Belinda Creighton-Smith, '91, '19, has never let adversity stand in her way. To become a pastor, community leader and inspiration to many on campus, she’s had to overcome the death of her son during her graduate studies and five-hour commutes to start her education.

She now has a doctorate in education and is taking her determination to a new role in her fight for diversity on campus at UNI, as a member of the President's Council on Inclusion, Transformative Social Justice & Advocacy.

The UNI instructor in the Department of Social Work will bring her considerable community leadership experience, as well as her dissertation research on the experiences of students of color in predominantly white higher education institutions, to the council as part of its mission to improve issues of diversity and inclusion at the university. It’s an endeavor Creighton-Smith is eager to undertake, no matter how difficult the conversations become.

“We can’t really begin to deal with the issues until we name it and address it head on. No matter how difficult and how painful the process, it takes that painful work and those uncomfortable conversations to make change happen,” she said. “It’s going to be important for everyone to hear and to bring our expertise to the table and to bring the stories of other communities.

People close to her are confident that she will help guide the council to confront the realities of racism on campus.

Social work and Spanish double major Ryan Frank, '20, is one of the founding members of the Racial and Ethnic Coalition (REC), a student group created to help combat racism and promote equity on campus. He said Creighton-Smith’s work was instrumental in guiding the group’s work.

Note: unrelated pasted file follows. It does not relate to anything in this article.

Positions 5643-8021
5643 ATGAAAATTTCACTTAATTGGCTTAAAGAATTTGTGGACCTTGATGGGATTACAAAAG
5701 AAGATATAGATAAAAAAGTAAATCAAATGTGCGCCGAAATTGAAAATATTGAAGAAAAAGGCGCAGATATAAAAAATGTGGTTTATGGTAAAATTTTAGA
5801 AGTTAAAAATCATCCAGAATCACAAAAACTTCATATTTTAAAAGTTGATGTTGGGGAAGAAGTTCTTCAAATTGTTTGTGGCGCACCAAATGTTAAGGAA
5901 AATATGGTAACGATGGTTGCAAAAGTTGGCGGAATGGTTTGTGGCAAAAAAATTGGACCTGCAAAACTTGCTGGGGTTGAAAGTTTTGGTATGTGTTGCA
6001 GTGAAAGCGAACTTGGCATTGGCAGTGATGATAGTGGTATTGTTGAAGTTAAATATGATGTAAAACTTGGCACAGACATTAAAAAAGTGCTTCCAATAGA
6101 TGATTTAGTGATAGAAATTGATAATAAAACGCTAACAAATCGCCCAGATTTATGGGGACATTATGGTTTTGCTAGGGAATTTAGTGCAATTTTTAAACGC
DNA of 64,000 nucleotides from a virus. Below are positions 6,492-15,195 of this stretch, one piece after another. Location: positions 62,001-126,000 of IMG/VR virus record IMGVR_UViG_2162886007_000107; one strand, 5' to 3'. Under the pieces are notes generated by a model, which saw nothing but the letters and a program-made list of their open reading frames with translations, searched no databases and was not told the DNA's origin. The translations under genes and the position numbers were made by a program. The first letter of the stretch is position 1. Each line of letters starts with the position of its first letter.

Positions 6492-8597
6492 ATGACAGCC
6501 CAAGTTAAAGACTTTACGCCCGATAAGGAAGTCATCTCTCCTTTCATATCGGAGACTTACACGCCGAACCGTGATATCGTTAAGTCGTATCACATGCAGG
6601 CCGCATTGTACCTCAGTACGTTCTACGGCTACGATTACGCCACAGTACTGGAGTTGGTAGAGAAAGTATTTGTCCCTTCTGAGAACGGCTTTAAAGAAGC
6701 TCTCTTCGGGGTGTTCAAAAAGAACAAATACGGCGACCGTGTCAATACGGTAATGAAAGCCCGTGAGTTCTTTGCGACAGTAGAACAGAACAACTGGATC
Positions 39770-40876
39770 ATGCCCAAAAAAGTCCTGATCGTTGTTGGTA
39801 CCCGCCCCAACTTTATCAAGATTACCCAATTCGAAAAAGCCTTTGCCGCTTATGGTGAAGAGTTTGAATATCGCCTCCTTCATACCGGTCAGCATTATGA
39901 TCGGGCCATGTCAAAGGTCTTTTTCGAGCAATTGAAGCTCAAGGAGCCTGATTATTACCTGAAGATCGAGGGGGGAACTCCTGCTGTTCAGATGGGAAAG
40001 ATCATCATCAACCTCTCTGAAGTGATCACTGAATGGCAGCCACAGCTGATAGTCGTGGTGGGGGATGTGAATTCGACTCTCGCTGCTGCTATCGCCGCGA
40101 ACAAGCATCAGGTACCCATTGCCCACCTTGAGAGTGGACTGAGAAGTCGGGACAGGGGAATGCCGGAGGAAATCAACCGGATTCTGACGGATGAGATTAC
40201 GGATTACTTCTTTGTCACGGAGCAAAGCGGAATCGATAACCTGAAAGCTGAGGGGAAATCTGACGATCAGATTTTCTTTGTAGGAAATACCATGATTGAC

“I have confidence that Dr. Creighton-Smith will be an absolute advocate for students on that [council],” Frank said. “I am hopeful that with the current conversations around racism and white supremacy going on in our country, we can genuinely engage in actionable change.”

Creighton-Smith’s passion for service is something that’s always been a part of her life. She grew up in a religious household and that inspired her not only to connect to her faith, but to care for others in a number of other ways.

“My family, we have always been in the church. As a child, we would play church and of course I was the preacher and my siblings were the congregation,” she recalled. “Eventually I began to sense a real yearning to just know more about God and develop my relationship with God and I found myself being drawn to the kind of work in human services where I could minister or serve individuals.

She was able to connect to her faith by becoming a pastor at Faith Temple American Baptist Church in Waterloo, and she’s served her community in other ways, as well. She’s worked for the Northeast AIDS Coalition, a program of the American Red Cross, as a family support worker for Waterloo Schools, and has served in the Army Reserve. It’s been fulfilling work, but it wasn’t an easy road.